Did Mueller Hold Back his Report?

by Daveda Gruber:

On Friday Rep. Peter King, R-N.Y., came out with some interesting predictions on a New York radio show saying that there “no legal basis” for the Russian meddling investigation into the Trump campaign.

King spoke with New York radio host John Catsimatidis and said, “There was no legal basis at all for them to begin the investigation of his campaign, and the way they carried it forward and the way information was leaked, the improper applications they filed in the FISA court to get surveillance, all of this is going to come out.”

Attorney General William Barr is looking into the origins of the investigation and, along with others, I believe that there is much to expose from within the FBI and the CIA.

The big question is allegedly how information was leaked and how the warrant was obtained under the Foreign Intelligence Surveillance Act (FISA) to monitor former Trump campaign adviser Carter Page.

Republicans claimed that federal authorities did not fully disclose their reliance on an unverified dossier compiled by Christopher Steele. That document, referred to as the Steele Dossier, was part of opposition research for Hillary Clinton’s campaign.

Democrats, on the other hand, do not believe that anything improper happened.

Besides this, King is of the belief that special counsel Robert Mueller knew that there was no collusion long before his report came out.

King said, “I think that the Mueller people had obligations to tell the president, to tell the country, to tell the world, that there was no collusion whatsoever as soon as they found out there was none. This isn’t like you’re dealing with some local drug dealer … You’re talking about, whether you like him or not, he is the leader of the country. The leader of the Free World. And they let this hang over him for at least a year. It was wrong not to make it known.”

Allegedly, people have come forward to speak about misconduct after not doing so earlier on. At least one witness outside the Justice Department and FBI started cooperating with the investigation.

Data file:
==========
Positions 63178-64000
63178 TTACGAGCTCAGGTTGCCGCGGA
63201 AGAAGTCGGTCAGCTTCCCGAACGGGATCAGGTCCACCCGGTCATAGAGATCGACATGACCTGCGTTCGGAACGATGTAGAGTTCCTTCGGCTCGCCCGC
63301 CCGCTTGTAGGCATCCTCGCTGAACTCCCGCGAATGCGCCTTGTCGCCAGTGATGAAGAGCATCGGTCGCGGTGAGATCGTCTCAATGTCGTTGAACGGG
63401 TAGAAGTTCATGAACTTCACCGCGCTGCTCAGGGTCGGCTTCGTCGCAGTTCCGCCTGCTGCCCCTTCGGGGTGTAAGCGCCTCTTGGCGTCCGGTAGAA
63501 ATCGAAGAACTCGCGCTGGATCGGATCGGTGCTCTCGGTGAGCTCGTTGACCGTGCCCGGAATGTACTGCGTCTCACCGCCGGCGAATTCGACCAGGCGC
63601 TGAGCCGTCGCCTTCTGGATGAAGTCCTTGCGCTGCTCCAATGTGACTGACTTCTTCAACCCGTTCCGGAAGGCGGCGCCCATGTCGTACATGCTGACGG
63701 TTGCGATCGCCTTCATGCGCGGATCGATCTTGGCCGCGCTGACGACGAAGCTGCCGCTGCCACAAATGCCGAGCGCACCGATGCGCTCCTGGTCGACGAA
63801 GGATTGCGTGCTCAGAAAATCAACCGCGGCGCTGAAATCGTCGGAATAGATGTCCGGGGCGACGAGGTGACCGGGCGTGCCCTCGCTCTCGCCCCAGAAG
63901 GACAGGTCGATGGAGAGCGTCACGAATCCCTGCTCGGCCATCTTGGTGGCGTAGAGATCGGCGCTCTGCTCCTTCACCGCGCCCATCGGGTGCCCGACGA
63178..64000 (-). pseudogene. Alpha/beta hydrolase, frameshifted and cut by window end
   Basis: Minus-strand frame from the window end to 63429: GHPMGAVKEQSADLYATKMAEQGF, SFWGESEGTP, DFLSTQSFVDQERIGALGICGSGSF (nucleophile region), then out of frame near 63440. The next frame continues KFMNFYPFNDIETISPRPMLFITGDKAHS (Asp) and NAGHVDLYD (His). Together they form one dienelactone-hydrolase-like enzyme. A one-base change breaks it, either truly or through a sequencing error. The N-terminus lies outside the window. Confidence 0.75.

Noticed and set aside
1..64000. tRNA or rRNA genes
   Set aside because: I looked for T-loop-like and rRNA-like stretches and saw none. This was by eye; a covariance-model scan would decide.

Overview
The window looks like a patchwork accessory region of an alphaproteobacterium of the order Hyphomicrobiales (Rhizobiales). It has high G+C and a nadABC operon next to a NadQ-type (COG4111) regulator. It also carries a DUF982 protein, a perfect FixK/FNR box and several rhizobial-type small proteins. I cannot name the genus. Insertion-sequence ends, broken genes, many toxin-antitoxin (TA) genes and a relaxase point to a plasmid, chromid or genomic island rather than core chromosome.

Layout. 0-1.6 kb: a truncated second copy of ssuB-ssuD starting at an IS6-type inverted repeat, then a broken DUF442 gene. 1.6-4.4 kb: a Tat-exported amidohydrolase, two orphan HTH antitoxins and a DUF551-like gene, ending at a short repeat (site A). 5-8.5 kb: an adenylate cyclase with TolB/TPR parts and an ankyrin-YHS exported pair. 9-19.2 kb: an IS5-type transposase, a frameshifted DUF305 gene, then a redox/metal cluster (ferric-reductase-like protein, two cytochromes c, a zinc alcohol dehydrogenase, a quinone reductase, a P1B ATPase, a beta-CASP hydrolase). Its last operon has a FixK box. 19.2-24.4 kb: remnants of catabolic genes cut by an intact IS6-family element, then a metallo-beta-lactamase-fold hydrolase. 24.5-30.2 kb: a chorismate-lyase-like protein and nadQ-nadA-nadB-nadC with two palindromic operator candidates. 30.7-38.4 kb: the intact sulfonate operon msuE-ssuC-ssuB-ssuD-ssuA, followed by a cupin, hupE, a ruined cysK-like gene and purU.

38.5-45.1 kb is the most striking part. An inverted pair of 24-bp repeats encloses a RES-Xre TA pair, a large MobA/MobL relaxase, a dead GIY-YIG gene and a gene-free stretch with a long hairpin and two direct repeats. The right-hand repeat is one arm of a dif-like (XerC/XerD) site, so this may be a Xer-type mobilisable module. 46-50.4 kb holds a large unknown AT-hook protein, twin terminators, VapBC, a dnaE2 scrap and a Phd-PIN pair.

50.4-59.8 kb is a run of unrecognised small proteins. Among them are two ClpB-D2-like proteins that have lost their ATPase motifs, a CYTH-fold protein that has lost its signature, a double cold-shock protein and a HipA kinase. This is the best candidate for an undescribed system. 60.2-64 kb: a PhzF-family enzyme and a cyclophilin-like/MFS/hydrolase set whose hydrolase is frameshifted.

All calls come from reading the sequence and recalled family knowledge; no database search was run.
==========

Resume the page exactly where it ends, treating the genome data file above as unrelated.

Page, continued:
When Barr ordered U.S. Attorney John Durham to lead a separate investigation into the origins of the bureau’s 2016 Russia case that laid the foundation for the “probe,” the information started to flow.

King stated, “Just from evidence I’ve seen over the last several years being on the Intelligence Committee, being a member of Congress, there’s no doubt to me there were severe serious abuses that were carried out in the FBI, and I believe the top levels of the CIA.”

According to King, the failed narrative of Trump campaign conspiracy has gone on too long. Mueller let the president of the United States work under a “cloud” for at least a year, when in fact, he found no evidence of collusion.

The report was way overdue.

Mueller is set to testify before Congress on July 17th. King is no longer on the House Intelligence committee but current members will be asking questions.

Folks, the show has begun. Get out the popcorn and prepare to be enlightened. If you’ve been waiting for justice to be served, this show will be entertaining and it should give you some satisfaction, at long last.

Is Pelosi Done with Trump?

by Daveda Gruber:

On Tuesday Speaker of the House Nancy Pelosi was not backing claims on impeachment but rather implying that her caucus has more support for not pushing for it than it has members who do want to roll with it.